My next goal is to dig to the deeper concretions that these are found. There are many super hard, "closed" concretions I noticed on my last trip there, perhaps there are pieces that have NO caliche, and thus would be much better in quality. I am going this weekend, Otero County was saved from the massive blizzard that hit Denver.  I'll try to see if I can find an un-weathered concretion.


27th Nov 2019 19:29 UTCScott Rider

The last image really shows of how gemmy these crystals are, as the etched surfaces hide the clarity a bit. But you can see the darker brown calcite shadows through the larger white crystals.

27th Nov 2019 19:33 UTCMatt Ciranni

what is "CLR" as you mentioned?
I have been storing a calcite specimen much like yours that is in desparate need of removing the caliche deposit (that will not come off with water) but I haven't been able to figure out how to do it.  When I do...I might even post it on this thread because under the "gunk" lies a really nice specimen of honey-colored dogtooth crystals.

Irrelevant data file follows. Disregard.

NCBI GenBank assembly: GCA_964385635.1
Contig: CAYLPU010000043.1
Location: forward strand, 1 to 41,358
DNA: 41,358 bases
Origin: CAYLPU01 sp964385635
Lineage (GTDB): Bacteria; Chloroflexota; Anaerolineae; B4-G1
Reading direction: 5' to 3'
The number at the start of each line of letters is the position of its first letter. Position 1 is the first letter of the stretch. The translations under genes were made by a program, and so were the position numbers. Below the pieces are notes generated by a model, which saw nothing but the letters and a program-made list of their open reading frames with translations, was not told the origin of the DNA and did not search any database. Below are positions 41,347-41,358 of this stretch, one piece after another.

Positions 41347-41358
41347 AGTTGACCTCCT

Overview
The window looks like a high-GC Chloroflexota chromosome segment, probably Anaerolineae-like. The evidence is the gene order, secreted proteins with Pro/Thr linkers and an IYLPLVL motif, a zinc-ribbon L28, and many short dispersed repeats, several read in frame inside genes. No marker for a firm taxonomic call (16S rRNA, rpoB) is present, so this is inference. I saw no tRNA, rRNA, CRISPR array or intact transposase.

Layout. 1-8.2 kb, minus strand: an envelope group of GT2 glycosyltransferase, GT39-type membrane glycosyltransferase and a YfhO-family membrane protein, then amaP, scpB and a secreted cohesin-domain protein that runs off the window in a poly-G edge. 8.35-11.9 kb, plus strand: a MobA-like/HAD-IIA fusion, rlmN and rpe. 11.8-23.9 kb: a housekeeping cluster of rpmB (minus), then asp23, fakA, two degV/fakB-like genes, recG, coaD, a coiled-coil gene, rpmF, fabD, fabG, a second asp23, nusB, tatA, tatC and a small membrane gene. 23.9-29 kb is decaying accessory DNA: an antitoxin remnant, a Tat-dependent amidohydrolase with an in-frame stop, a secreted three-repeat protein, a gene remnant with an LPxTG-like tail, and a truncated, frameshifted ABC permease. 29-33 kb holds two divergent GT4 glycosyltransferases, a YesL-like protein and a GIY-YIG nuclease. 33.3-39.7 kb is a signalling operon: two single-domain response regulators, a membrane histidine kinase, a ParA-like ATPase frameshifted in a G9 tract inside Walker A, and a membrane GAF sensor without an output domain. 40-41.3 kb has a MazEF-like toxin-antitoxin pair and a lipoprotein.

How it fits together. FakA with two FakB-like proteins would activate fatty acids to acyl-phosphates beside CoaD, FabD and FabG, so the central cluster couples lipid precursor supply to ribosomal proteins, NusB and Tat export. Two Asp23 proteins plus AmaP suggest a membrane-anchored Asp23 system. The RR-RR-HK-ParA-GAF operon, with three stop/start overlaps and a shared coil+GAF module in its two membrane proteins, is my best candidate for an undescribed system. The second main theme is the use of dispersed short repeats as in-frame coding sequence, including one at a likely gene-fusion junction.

27th Nov 2019 19:41 UTCScott Rider

It is Calcium Lime and Rust remover, and its literally called CLR on the container.  It is found via Walmart and other grocery stores in my area here in Parker, Colorado.  It does effervesces so you can see it eating away the lime (and probably calcite).  But its slow and it appears to retain the calcite's sharp crystallization.  

Do a google search, this new forum is pissing me off, I cannot paste a stinking link for some reason...  Anyway, its literally called CLR.  Try Amazon, they have the stuff.  Just type in CLR cleaner.  Its inexpensive.

Just note that I have not done a lot of experimenting with this solution.  My first batch was 1 part CLR and 10 parts water.  Took a while to clean. Then I tried 1 to 5 parts, and its faster but not so much that the calcite is dissolving away.  And I have a couple specimens that are not cleaning very easily.  The coatings on those are darker brown in color, so perhaps oxalic acid can remove that (probably organic origin for the darker "caliche").